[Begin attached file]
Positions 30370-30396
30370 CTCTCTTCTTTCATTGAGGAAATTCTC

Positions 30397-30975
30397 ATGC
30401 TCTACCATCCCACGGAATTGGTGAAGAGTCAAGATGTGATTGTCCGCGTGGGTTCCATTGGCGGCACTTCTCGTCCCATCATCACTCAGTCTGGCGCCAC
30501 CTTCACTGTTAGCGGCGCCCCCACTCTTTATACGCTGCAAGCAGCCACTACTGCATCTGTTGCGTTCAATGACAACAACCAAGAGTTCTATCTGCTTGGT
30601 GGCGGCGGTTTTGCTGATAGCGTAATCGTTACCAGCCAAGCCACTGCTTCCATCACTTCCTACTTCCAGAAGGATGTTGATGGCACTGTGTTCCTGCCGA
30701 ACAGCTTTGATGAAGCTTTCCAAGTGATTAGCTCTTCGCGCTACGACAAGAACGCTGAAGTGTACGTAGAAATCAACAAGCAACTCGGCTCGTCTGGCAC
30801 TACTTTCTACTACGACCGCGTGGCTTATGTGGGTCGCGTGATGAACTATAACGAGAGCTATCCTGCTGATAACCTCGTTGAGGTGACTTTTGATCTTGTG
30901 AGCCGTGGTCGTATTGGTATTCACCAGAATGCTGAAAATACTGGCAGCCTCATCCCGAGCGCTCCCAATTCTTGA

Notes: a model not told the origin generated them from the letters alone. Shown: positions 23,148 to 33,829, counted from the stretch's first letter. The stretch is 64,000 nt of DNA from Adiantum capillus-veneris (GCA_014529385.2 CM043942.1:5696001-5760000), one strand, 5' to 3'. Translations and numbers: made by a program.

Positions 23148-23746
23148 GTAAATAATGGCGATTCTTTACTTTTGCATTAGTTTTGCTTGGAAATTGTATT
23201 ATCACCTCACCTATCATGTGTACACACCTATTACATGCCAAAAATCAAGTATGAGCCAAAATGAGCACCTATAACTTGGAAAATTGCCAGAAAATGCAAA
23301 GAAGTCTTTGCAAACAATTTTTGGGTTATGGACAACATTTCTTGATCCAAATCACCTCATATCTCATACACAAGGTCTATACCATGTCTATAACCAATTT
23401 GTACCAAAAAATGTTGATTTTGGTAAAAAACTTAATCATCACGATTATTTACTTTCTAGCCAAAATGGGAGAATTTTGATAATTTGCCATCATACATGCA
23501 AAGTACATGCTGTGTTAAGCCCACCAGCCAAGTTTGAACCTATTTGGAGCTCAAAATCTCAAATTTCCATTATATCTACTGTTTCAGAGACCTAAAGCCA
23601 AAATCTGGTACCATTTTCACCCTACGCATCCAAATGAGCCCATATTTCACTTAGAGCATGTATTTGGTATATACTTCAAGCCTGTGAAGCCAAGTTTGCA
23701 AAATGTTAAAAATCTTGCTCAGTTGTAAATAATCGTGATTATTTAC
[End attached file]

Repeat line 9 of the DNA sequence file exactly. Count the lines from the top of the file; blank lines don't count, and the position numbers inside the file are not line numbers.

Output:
30801 TACTTTCTACTACGACCGCGTGGCTTATGTGGGTCGCGTGATGAACTATAACGAGAGCTATCCTGCTGATAACCTCGTTGAGGTGACTTTTGATCTTGTG